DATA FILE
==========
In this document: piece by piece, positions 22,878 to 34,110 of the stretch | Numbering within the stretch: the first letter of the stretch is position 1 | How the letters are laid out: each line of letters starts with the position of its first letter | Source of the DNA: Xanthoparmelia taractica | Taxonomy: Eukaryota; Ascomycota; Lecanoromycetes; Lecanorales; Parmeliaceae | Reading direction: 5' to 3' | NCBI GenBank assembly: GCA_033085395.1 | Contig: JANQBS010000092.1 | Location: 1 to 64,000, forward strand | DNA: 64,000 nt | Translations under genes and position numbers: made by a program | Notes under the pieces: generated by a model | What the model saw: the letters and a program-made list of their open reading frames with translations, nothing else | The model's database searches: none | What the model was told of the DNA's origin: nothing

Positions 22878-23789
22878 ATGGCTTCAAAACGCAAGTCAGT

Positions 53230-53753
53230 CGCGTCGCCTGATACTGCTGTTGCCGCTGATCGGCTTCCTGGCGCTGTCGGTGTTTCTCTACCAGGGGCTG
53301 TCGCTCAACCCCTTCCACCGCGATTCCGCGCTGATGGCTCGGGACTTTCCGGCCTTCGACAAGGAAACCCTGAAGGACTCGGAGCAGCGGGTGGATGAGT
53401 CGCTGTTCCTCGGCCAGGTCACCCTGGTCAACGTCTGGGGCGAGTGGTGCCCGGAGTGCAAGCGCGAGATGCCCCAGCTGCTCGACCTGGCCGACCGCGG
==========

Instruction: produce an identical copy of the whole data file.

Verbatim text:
In this document: piece by piece, positions 22,878 to 34,110 of the stretch | Numbering within the stretch: the first letter of the stretch is position 1 | How the letters are laid out: each line of letters starts with the position of its first letter | Source of the DNA: Xanthoparmelia taractica | Taxonomy: Eukaryota; Ascomycota; Lecanoromycetes; Lecanorales; Parmeliaceae | Reading direction: 5' to 3' | NCBI GenBank assembly: GCA_033085395.1 | Contig: JANQBS010000092.1 | Location: 1 to 64,000, forward strand | DNA: 64,000 nt | Translations under genes and position numbers: made by a program | Notes under the pieces: generated by a model | What the model saw: the letters and a program-made list of their open reading frames with translations, nothing else | The model's database searches: none | What the model was told of the DNA's origin: nothing

Positions 22878-23789
22878 ATGGCTTCAAAACGCAAGTCAGT

Positions 53230-53753
53230 CGCGTCGCCTGATACTGCTGTTGCCGCTGATCGGCTTCCTGGCGCTGTCGGTGTTTCTCTACCAGGGGCTG
53301 TCGCTCAACCCCTTCCACCGCGATTCCGCGCTGATGGCTCGGGACTTTCCGGCCTTCGACAAGGAAACCCTGAAGGACTCGGAGCAGCGGGTGGATGAGT
53401 CGCTGTTCCTCGGCCAGGTCACCCTGGTCAACGTCTGGGGCGAGTGGTGCCCGGAGTGCAAGCGCGAGATGCCCCAGCTGCTCGACCTGGCCGACCGCGG